This week, Justice Secretary Michael Gove gave some more information about the government’s long-awaited (and much delayed) plan to repeal the Human Rights Act and replace it with a British Bill of Rights. He was giving evidence to a Parliamentary Committee on EU justice with his junior minister Dominic Raab.
He said that there were ‘no plans’ for Britain to leave the European Convention of Human Rights (ECHR). He also insisted that reforms would be minimal and spoke about prioritising the right to free speech over privacy.
There’s been a lot of talk about the British Bill of Rights over the last couple of years. We thought it would be good to stop and figure out where this latest revelation leaves us.
So, what were the original proposals for a British Bill of Rights?
In October 2014, the Conservatives said that a British Bill of Rights would include the rights contained in the European Convention (so the same ones that are in the Human Rights Act) but also “restore common sense”.
By this they meant putting tighter restrictions on the rights of various people, including foreigners who commit serious crimes in the UK, illegal immigrants claiming the right to family life and those claiming against the British Armed Forces for things that happened abroad.
Crucially, they promised to “break the formal link” between Britain and the European Court of Human Rights in Strasbourg. Serious consideration was given to leaving the European Convention on Human Rights completely. These were radical proposals.
What did people think of those proposals?
There was some support for the proposals. But it was not universal. Tory MP Dominic Grieve, who was sacked as Conservative Attorney General Attorney General due to his opposition to the plans, described them as ‘devastating’. There was also opposition from the Scottish and Welsh governments.
What happened since then?
The Grayling plan has drifted off, somewhat. The Conservative election manifesto was more vague (human rights only made it to page 60). And contrary to what the Grayling proposal promised, we haven’t seen any draft legislation yet. The 2014 proposals said a draft bill of rights would be published “shortly”. It didn’t appear. After the 2015 election, the government appeared to promise the change would happen in the first 100 days. After opposition from Tory backbenchers and the devolved nations, it didn’t. On Tuesday, Michael Gove said he was hoping to consult on legislation “soon”.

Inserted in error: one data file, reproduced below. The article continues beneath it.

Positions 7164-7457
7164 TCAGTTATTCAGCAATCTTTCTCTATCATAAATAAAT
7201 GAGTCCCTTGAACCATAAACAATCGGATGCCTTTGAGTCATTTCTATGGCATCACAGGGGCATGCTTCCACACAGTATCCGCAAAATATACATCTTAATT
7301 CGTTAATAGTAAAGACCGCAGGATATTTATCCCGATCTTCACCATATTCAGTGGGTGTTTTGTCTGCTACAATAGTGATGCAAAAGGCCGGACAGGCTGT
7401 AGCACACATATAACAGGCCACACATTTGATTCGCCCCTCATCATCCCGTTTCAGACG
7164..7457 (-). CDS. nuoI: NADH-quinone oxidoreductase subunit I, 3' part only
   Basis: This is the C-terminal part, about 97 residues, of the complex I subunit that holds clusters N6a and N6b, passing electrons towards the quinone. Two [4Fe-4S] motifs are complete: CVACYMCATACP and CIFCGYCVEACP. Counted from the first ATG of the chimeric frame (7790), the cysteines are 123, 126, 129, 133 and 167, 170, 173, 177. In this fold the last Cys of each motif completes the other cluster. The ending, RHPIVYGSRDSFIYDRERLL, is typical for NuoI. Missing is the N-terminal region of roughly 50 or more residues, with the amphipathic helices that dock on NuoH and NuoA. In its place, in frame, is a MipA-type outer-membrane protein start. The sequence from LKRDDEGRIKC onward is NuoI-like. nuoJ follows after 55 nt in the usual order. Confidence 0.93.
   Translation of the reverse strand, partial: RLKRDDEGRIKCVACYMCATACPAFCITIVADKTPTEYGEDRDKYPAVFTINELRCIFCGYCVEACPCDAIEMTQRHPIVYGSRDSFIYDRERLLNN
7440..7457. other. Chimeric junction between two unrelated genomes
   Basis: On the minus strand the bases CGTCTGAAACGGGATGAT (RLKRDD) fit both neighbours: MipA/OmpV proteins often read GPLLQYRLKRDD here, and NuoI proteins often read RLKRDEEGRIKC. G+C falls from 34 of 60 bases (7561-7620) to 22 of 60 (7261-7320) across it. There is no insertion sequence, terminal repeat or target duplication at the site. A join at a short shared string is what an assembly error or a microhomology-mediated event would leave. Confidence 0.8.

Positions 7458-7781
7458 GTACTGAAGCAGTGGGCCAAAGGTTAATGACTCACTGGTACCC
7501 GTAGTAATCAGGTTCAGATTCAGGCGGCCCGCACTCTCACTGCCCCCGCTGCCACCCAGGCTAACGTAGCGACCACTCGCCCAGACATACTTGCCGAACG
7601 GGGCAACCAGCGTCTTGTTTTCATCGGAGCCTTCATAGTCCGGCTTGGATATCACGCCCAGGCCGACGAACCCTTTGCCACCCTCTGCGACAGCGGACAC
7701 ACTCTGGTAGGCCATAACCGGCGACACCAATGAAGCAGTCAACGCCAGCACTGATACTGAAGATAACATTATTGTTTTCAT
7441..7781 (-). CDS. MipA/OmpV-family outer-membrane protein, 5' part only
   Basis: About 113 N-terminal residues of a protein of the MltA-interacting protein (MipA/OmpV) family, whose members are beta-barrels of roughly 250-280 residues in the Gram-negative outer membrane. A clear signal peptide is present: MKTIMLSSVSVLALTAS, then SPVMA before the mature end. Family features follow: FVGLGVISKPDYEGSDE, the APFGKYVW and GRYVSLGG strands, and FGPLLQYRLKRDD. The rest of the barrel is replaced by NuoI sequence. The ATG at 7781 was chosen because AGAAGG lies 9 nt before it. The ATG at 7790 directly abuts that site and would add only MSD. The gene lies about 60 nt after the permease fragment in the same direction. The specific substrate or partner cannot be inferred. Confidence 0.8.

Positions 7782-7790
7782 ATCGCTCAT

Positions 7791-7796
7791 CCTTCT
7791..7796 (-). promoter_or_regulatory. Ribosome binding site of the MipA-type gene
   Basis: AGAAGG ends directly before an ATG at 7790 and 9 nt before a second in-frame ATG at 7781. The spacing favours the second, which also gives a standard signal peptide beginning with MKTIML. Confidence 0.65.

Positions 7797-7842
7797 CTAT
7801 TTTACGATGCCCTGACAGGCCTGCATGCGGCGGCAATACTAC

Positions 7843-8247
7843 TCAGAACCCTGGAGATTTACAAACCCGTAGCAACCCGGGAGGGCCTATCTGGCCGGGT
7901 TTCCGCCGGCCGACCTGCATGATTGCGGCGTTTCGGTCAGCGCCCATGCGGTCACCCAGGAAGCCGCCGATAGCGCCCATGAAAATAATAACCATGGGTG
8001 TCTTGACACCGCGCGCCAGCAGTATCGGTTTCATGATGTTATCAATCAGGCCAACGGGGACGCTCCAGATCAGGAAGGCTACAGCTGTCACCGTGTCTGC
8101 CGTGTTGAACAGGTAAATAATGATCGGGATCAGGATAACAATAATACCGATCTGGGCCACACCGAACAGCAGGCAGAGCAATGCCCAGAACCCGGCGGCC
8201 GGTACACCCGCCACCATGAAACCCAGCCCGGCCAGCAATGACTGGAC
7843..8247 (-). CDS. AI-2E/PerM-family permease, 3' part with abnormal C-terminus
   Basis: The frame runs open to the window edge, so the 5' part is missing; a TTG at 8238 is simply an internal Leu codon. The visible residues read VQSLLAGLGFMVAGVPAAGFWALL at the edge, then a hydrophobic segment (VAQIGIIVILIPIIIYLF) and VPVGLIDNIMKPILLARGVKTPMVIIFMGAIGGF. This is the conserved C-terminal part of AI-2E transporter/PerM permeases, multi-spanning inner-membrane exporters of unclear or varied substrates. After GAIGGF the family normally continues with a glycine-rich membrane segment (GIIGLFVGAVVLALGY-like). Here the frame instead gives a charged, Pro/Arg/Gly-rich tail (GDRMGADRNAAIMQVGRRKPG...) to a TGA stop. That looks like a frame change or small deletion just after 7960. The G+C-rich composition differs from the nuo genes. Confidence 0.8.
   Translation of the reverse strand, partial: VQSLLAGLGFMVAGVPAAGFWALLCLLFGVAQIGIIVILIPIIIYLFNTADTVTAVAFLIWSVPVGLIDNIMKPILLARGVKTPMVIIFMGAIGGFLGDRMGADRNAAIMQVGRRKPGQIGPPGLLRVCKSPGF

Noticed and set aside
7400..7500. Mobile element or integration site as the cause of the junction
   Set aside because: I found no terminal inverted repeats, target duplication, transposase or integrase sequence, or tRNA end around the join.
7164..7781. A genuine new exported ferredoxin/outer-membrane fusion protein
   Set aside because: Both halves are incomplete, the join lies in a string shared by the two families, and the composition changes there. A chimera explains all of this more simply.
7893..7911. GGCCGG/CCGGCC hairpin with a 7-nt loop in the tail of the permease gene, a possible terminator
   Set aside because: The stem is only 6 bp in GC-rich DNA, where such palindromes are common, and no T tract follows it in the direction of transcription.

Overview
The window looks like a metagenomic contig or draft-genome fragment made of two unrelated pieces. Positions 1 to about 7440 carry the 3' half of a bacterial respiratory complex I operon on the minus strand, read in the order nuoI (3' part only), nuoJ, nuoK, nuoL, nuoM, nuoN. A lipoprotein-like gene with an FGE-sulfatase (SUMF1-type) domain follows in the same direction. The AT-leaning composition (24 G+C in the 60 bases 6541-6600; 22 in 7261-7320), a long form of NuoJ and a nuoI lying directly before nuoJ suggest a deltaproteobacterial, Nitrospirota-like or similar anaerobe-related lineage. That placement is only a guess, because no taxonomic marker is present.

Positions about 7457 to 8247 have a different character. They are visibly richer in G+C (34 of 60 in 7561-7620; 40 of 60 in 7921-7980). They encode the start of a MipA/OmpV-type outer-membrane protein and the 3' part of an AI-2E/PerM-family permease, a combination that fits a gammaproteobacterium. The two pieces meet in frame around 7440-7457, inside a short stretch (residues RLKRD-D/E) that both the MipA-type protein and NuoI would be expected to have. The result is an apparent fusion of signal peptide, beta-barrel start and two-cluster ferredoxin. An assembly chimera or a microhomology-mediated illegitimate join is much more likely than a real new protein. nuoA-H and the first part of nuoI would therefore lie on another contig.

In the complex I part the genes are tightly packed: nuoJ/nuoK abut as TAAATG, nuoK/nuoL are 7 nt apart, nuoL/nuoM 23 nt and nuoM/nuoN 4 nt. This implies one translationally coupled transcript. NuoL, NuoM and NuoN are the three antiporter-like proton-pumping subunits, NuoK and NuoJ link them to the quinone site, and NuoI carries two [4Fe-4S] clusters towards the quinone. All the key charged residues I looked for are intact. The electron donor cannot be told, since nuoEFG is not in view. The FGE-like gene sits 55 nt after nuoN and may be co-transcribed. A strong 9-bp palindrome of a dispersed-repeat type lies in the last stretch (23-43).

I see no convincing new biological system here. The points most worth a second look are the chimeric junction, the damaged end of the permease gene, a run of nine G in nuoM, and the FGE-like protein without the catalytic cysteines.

And then, a few weeks ago, Mr Gove let slip that the process had become entangled with the debate over whether the UK should leave the European Union, with the Bill of Rights potentially turning the Supreme Court into a “constitutional court” which could overrule EU laws – see more on that from Prof. Mark Elliott.
So, what did Mr. Gove tell us?
There are no plans to leave the European Convention on Human Rights. Not a new announcement, but nonetheless an important confirmation.
Existing European Convention rights will be affirmed’ as ‘British’ rights. At the moment the government envisages “all” the convention rights to be “affirmed in any British bill of rights”. We don’t know what that means yet.
Gove touched upon the “bad name” human rights laws have in the UK, saying they are “seen as something done to British people as a result of foreign intervention” and that “part of the purpose of the British bill of rights is to affirm that things like a ban on torture or the right to a fair trial are fundamental British rights.”
A British Bill of Rights will not “derogate [move away from] absolutely from any of the [ECHR] rights” but would seek to change the emphasis of some of them. Little detail was given, but Gove said he wanted to:
- Stop the actions of serving soldiers being subject to human rights challenges, hinting at a French style derogation in the light of the Paris attacks. This feeds into concern from the media about cases being brought against soldiers – but don’t forget, the Human Rights Act protects soldiers too!
- Emphasise free speech over privacy laws and do more to protect journalist’s sources. This remains unclear, especially as the ECHR protects journalistic sources already.
Where does that leave us?
Lord Richard questioned “what on earth” Mr Gove planned to repeal the Human Rights Act for, if the changes are so minor. The Government will also run into trouble with the devolved nations over this. Is it worth it?
It was interesting to see how much Mr Gove is motivated by clearing up the apparent “bad name” that human rights have. It is debatable whether a British Bill of Rights is the best way to do this, as Helena Kennedy QC and Philippe Sands QC argued back in 2013 after they took part in the Commission on a Bill of Rights.
Ultimately, until we see the draft bill, we just don’t know what’s going to be in it.
Only the legislation itself will show us if it would simply make the rules more sensible and clear, or if it will reduce human rights protections.
But one thing we can be sure of: RightsInfo will keep you posted.